What appears to happen with most of them is that the system transfers enough power to the rear wheels to merely keep the vehicle's place stable on the hill and does the climbing with the fronts alone. This works to a point.

    http://www.youtube.com/watch?v=_xJusLJQbv8
    Ouch.

    Trust me - almost all of the drive systems that transfer power back and forth fail like this and are only good for getting unstuck from a flat snowy driveway or the side of a road. Note - Subaru and a few others are full-time AWD and do work. Part-time is rubbish, so don't bother wasting your money.

    http://www.youtube.com/watch?v=RXOPcwMnC6c&feature=related
    4wd. Just pay the extra money if you really need snow performance.

    Snow tires are much more critical, though:
    http://www.youtube.com/watch?v=P03wqClnq-0&feature=related
    A nice video I found showing how AWD isn't going to save you while snow tires likely will. There are 6 in the series - it's very informative, if a bit repetitive.

    http://www.youtube.com/watch?v=pXuhfwY74b8
    A bit more funny :)
  • slance66slance66 Posts: 21
    Here's my experience so far:

    2000 Volvo v70 XC: usually climbed the driveway with few problems
    2001 FWD S60: had major problems, even with just light snow. However, I when put Nokian WR all season/snow tires on, and it climbed as well as the XC did.
    07 Lexus RX350: Climbs pretty well, similar to the Volvo.
    07 Subaru Tribeca: Climbs ok, but slides more than the Lexus or Volvo XC, and is much worse going down. Why? 255-55-18 tires act like snow saucers. Stupid choice by Subaru.

    So I'm reluctant to move away from AWD, and the modern electronic systems do work better, in my experience, than the YouTube videos show, especially when good AS tires are used. In fact, the superior Subaru system proves less important than the tires in most respects.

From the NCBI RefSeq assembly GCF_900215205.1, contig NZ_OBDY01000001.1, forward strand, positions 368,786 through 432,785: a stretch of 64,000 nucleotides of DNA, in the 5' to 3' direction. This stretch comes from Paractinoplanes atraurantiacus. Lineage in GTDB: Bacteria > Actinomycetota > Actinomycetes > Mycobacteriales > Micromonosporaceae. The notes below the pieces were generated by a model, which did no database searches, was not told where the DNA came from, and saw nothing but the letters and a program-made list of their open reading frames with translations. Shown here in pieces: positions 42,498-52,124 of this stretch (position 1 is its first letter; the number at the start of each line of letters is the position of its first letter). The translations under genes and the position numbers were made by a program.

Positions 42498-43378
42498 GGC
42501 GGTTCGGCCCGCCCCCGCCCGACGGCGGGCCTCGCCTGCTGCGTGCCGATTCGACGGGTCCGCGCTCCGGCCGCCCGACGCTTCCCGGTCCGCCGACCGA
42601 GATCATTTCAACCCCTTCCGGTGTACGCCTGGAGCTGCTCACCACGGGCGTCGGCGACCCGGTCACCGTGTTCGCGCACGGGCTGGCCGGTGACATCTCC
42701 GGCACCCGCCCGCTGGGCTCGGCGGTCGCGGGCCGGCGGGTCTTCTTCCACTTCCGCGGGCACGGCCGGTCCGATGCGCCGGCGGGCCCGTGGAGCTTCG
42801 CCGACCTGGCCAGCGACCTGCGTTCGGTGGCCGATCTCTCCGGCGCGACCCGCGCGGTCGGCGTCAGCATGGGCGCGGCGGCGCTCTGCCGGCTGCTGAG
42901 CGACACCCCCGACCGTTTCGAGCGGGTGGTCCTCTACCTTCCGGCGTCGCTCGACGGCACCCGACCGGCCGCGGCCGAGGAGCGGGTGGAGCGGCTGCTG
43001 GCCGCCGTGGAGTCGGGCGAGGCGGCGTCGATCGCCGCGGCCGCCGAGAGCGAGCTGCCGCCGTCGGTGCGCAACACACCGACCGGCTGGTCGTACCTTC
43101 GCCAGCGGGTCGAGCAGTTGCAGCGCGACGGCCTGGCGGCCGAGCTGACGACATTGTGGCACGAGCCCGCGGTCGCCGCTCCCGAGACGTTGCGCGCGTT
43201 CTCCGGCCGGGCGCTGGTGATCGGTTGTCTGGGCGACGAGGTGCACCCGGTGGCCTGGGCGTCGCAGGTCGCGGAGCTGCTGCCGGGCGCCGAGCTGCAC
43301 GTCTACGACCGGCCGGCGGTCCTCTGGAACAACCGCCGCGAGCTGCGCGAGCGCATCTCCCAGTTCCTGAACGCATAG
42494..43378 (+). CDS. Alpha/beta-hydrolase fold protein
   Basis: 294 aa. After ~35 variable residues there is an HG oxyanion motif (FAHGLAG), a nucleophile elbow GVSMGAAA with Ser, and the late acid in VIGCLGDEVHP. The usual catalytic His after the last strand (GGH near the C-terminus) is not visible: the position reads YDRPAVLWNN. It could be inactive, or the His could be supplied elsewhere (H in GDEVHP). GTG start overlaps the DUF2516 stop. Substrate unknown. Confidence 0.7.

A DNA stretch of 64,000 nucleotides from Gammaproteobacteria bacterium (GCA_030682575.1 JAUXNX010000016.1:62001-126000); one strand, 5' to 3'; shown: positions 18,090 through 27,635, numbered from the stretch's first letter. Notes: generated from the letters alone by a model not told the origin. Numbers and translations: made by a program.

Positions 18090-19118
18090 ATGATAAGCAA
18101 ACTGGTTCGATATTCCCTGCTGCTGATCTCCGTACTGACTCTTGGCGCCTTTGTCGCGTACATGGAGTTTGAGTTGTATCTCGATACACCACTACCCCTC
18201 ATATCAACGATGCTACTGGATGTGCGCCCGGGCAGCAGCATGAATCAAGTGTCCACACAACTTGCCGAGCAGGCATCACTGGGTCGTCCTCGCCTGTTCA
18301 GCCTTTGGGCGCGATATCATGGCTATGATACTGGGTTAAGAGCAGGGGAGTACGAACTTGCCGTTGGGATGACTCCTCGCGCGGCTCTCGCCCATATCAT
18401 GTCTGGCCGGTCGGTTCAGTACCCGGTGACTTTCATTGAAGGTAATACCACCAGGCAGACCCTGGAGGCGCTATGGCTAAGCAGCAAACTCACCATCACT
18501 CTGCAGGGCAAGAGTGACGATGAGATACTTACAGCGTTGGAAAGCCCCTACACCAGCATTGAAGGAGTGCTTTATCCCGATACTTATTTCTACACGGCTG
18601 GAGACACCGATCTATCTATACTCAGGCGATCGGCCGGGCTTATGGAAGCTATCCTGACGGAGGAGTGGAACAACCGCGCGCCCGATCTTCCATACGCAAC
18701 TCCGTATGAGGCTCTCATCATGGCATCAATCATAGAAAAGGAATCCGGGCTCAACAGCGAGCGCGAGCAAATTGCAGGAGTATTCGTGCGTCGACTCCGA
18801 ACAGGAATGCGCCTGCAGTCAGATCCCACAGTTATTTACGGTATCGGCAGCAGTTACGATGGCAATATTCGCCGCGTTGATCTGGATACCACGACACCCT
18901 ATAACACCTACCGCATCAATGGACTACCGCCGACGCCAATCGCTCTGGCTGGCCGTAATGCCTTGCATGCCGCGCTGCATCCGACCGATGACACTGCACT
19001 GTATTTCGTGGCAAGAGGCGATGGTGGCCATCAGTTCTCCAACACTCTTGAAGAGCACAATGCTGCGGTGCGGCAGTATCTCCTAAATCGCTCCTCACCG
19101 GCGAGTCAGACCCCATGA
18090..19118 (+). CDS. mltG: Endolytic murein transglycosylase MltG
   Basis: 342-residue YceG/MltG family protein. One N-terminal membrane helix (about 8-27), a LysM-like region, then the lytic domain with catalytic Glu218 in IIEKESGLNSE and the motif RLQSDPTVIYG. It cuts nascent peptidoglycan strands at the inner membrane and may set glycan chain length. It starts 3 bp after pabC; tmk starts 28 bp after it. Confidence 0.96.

• qbrozenqbrozen Posts: 17,438
    the superior Subaru system proves less important than the tires in most respects

    That's really the key point. If someone NEEDS awd/4wd, then they also need to be concerned about what tires are on there. It is the most important part of the car.

    '13 Stang GT; '86 Benz 300E; '98 Volvo S70; '12 Leaf; '14 Town&Country

  • kdshapirokdshapiro Posts: 5,751
    I made it through 3 blizzards this year

    I think "made" is the operative word. I used to live near Buffalo and owned a car without ABS or AWD. I "made" it through horrible winters. My RWD did have snows.

    My Subie with good all-seasons, ABS and AWD, is a much better driver than my old RWD.

    I also "made" it through several winters in my BMW with just all-seasons.

    A number of houses in my development have 20 degree inclines. I have pictures during the winter where cars were parked at the bottom of the driveway. For those houses the trucks and AWD models were the ones that made it up the driveway.

    Until I move to San Diego (or Phoenix), AWD will stay on every vehicle in the family.
  • kdshapirokdshapiro Posts: 5,751
    We had a nasty, nasty winter. My Subie with all seasons did just fine. The only reason I couldn't drive it out of the garage is the the snow on the ground was above the front grill, I wasn't even going to attempt it.

    In my opinion, unless you are in a climate where the majority of winter you deal with huge snowfalls and unplowed roads almost any AWD system will be fine. If I had to deal with huge snowfalls and unplowed roads on a regular basis, I would get a big truck with AWD and outfit it with snow tires.
  • slance66slance66 Posts: 21
    Well the search continues. I drove a 2008 Lexus IS250 AWD. Not fast, but not a dog either. Cockpit was nice, if slightly tight. I was very happy with the balance between handling and ride on out broken pavement. It's just quite small in back, and never inexpensive. Wondering if I can suffer FWD again with an ES, which would be bigger and faster...without the handling.

    Next stop, a 2007 328xi. Interior had many loose pieces and was a grade, no two grades below the Lexus. Hell the interior in my Tribeca was a grade better. Ergonomics however, were perfect...armrest exactly where it is needed (Subie's is 6 inches too low). Seat was fine. More room in back than the IS. Now the drive...there wasn't one. Battery was dead and couldn't be jumped. Yes, BMW is off to a glorious start. Don't even ask about cupholders. This same place has a 525xi and a MB E350 4matic. I'll give those a go instead.
  • kdshapirokdshapiro Posts: 5,751
    I had a BMW, and over the years I've driven almost every model extensively except the M variations and Alpina. They drive like they are on rails. (As an aside I didn't have any issues with my BMW)